From pouring the perfect pint to food pairings, it’s time to get schooled on how to enjoy a Guinness
It’s easy to think of stouts as heavy beers, but don’t be fooled by their appearance. What many don’t know is that some dark beers offer one of the lowest alcohol contents. Guinness is one such example – steeped in history, this iconic Irish stout is known for its smooth and rich flavour and enjoying a pint of Guinness involves a six-step process. Surprised? For the complete lowdown, we’ve asked brand ambassador Domhnall Marnell on everything you need to know about Guinness.
How would you introduce the Guinness to newbies?
Guinness in Singapore comes in two main varieties, Guinness Draught and Guinness Foreign Extra Stout. Both have very unique characteristics but both are smooth and rich in flavour with a coffee-like after taste. In my experience, when people lay their eye on a Guinness stout for the very first time, they will sometimes assume that it’s “heavy” or “too strong” purely because of its colour. What I always say is, if you like dark flavours in your chocolate or coffee, then why not your beer?
What gives Guinness its unique black characteristic?
The true colour of Guinness is not actually black, but in fact a deep ruby red. When the light catches the bottom of the glass, you can see this plain as day! This comes from the roasted raw barley that we use as a small proportion of our grain. We roast this barley on site at St. James’s gate and we are the only brewery in the world anywhere near this size to roast all of our own grain!
How does a stout differ from other dark beers, such as a porter?
Stouts and porters both belong to the ale family of beers. Traditionally, porters were dark ales, enjoyed by the porters in London’s Covent Garden. Stout porters were strong versions of that original porter recipe. How our Guinness Draught differs greatly from most modern porters and stouts is the use of nitrogen gas during the pour, to give the beer its velvet smooth texture and creamy head.
So there’s always talk about the six steps to pouring a perfect Guinness Draught. Why is this process important?
Each step is designed to contribute to the perfect pint. A perfect pint of Guinness is one poured in a clean glass, with a 15mm head, doming above the top with absolutely no spillage or visible blemishes. To achieve this we follow these 6 steps:
- Take a clean and dry Guinness glass at room temperature.
- Hold the glass at a 45-degree angle to the tap nozzle and pull the tap all the way down.
- Straighten the glass until it’s even and stop the pour at the top of the Golden Guinness Harp.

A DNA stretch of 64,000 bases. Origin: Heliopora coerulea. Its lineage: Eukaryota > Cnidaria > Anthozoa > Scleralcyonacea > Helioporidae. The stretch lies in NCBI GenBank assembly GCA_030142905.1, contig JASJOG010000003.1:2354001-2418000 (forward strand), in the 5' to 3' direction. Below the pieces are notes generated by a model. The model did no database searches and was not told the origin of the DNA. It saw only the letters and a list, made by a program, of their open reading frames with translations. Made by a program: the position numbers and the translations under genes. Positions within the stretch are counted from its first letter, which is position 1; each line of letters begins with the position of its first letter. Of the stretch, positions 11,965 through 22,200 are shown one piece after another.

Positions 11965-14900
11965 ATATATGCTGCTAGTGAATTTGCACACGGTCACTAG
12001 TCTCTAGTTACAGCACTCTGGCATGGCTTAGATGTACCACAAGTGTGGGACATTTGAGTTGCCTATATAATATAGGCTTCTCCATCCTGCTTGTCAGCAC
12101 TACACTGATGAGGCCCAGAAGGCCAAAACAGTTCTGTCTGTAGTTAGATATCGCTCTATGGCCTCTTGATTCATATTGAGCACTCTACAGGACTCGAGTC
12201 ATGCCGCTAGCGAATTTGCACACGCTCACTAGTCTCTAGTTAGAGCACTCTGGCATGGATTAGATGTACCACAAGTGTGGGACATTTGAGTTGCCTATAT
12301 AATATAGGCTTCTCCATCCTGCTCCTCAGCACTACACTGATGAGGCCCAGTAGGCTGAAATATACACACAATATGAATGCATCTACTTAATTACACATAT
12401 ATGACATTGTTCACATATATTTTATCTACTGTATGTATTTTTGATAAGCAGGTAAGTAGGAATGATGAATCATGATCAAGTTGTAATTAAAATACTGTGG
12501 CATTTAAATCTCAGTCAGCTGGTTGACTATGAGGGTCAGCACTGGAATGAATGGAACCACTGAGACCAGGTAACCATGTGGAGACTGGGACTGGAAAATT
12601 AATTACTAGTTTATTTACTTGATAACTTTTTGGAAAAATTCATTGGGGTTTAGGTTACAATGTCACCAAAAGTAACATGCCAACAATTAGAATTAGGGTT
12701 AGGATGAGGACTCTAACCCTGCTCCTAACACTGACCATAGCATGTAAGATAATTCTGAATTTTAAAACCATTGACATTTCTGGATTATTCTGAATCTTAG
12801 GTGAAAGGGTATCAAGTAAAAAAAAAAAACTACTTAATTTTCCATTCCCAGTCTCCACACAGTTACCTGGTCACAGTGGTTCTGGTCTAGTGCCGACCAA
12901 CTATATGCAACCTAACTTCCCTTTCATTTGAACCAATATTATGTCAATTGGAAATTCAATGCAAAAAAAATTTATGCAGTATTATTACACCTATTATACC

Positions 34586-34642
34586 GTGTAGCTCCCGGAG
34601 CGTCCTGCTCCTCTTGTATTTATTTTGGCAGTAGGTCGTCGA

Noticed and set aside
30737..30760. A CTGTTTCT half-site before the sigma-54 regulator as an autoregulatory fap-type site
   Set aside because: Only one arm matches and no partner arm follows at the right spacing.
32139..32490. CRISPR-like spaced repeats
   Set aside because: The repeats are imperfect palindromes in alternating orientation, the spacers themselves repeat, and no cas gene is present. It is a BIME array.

- Leave the beer to settle until all of the nitrogen bubbles have reached the head of the beer. When the beer changes from light brown to a dark ruby red, the settling is complete. This usually takes about 90 seconds.
- Top off the pint by pushing the tap backwards, releasing a slower flow, and stop when the foam is peaking above the rim of the glass without spilling a drop.
Skipping any of these steps could result in different imperfections such as a small head, spillage, bubbles on the top of the pint etc.
What is the difference in terms of flavour/texture between Guinness Foreign Extra Stout and Guinness Draught?
Bottled Guinness Foreign Extra Stout is carbonated, compared to the smooth nitrogenation of Guinness Draught. Foreign Extra Stout in Singapore has a 5.5% alcohol content versus the 4.2% of Guinness Draught, with a bolder flavour and a slightly sharper kick with notes of caramel. On that note, the Draught is smoother, more velvety and finishes like a rich coffee.
About that ball in the Guinness Draught can…
The Guinness Draught can has a small ball inside known as a widget. This was developed in 1988 and it exists to release the nitrogen gas for the formation of the Guinness head. When you open the can, the gas releases from the ball due to the pressure change. Then, when you pour into a glass, the beer will surge just as it does when poured from a tap.
What food pairs well with Guinness?
The rich coffee and chocolate like flavours of Guinness beers go extremely well with red meats. We often say that Guinness can be used in any case that you’d normally use a red wine. In addition to this, deserts like chocolate mousse or ice cream are complemented by the texture and flavour of the beer. Finally, the most traditional pairing with Guinness beers is seafood, or more specifically, oysters. The Guinness in this case acts as a palate cleanser as the coffee-like flavours cleanse and clean the palate after the saltiness of the oysters.
Can Guinness be used for cooking the way ales are used?
Absolutely! The only limit here is your imagination. Most frequently, we will use Guinness to marinate beef in a stew, or as an ingredient in ice cream, chocolate mousse, burgers and many more! It’s also traditional to use Guinness in Christmas puddings here in Ireland.
Wanna pour yourself a Guinness like a pro? Give it a go this weekend at these different bars and cafes around Singapore.
This article is sponsored by Guinness